Ruslan Boshirov, Suspect In Skripal Nerve Agent Attack, Is Highly-Decorated Russian Intelligence Officer

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An investigative group in Britain has claimed that one of the two suspects in the poisoning of a former Russian spy in the UK is a highly-decorated colonel in the GRU, the Russian Military Intelligence Service.

Ruslan Boshirov and Alexander Petrov are facing charges in Britain for trying to kill Russian ex-spy Sergei Skripal and his daughter in Salisbury on March 4 using the Soviet-designed nerve agent Novichok. The use of the nerve agent in the assassination attempt was a violation of international law that prohibits use of chemical weapons.

On Wednesday, the group Bellingcat revealed that Boshirov is actually Anatoliy Chepiga, who was awarded Hero of the Russian Federation, the country’s highest state award, in a 2014 ceremony.

“Following Bellingcat’s own identification, multiple sources familiar with the person and/or the investigation have confirmed the suspect’s identity,” the investigative group, which collaborated with The Insider in its investigation, said in a statement.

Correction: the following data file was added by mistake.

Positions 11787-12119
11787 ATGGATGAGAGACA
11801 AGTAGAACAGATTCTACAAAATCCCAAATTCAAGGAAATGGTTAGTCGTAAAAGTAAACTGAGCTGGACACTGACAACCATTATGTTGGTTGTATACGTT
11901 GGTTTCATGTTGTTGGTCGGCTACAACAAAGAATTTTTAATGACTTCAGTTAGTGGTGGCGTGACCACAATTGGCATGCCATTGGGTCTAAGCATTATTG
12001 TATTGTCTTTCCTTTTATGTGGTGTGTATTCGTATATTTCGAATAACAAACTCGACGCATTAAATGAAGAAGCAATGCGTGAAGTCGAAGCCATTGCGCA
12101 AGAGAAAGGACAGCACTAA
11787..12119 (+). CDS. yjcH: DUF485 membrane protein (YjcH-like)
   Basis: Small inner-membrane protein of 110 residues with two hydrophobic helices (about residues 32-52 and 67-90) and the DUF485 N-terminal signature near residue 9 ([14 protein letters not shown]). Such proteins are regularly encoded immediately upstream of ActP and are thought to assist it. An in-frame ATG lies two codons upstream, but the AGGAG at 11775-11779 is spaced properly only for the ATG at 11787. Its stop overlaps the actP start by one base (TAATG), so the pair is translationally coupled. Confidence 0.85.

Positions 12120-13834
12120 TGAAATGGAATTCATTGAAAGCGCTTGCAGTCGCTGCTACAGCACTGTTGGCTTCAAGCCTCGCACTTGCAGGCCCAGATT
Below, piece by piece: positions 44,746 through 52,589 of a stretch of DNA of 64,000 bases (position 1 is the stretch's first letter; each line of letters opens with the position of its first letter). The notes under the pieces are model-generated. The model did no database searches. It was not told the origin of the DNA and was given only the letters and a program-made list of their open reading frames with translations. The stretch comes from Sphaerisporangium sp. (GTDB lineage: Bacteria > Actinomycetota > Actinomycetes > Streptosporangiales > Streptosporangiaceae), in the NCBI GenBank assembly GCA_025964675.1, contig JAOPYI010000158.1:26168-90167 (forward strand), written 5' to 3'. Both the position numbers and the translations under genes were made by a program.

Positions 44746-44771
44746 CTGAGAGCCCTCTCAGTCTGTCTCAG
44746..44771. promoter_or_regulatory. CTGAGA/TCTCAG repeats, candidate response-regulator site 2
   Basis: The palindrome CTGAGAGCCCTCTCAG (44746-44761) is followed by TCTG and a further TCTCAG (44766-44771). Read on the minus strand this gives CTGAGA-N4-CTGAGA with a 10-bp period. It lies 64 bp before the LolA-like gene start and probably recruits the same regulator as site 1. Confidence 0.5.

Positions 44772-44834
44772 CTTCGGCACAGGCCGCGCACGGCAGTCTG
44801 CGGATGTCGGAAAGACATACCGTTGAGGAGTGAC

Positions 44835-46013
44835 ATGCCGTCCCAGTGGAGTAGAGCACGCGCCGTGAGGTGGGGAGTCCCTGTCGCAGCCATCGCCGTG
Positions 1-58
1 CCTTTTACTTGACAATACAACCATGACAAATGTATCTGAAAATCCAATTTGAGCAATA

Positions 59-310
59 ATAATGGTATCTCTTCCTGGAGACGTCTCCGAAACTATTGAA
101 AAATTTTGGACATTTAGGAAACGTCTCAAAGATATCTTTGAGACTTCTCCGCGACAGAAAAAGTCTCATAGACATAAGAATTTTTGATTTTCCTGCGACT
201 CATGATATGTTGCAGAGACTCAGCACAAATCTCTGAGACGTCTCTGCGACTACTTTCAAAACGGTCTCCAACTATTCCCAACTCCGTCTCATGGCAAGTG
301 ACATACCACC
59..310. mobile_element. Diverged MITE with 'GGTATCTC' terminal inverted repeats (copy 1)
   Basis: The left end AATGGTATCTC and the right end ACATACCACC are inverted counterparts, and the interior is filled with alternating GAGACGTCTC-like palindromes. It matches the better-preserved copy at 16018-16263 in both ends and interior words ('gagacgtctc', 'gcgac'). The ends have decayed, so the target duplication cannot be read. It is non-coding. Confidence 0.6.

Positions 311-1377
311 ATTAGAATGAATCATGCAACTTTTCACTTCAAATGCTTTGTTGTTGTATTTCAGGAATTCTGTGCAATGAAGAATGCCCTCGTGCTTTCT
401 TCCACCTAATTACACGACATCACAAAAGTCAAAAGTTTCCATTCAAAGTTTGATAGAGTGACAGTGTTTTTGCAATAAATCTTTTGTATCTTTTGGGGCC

“This finding eliminates any remaining doubt that the two suspects in the Novichok poisonings were, in fact, Russian officers operating on a clandestine government mission.”

CBS News, however, pointed out that beyond comparing the photos of Boshirov and Chepiga, the report did not have further proof that the nerve agent attack suspect and the intelligence officer are the same person.

Maria Zakharova, spokeswoman for Russia’s Foreign Ministry, also rejected Bellingcat’s claim, saying that this is just part of an information campaign against Russia.

Skripal Nerve Agent Attack Suspect Is GRU Colonel
Featured image credit: Jack Taylor Getty Images

Bellingcat depends on social media and open sources in investigations and it has heavily focused on Russia, exposing the country’s military activities in countries such as Syria and Ukraine.

The group said that it received tips from Russian military officers, prompting it to check pictures of graduates of Russian military academies. The investigations eventually led to a man who looks like Boshirov in a group shot.

After searching for further details about the individual, Bellingcat identified the man as Chepiga and later tracked down his 2003 passport file with a picture that bears a strong resemblance to Boshirov.

A former senior Russian military officer also told the group that Boshirov’s experience and rank suggest that the assassination plot was made at the highest level. This is because assassination attempts of less importance would have been done by a lower ranking officer.

Skripal was a Russian spy turned double agent for Britain. He and his daughter survived the assassination attempt and recovered after spending weeks in the hospital. They were brought to a secret location after their release for their security.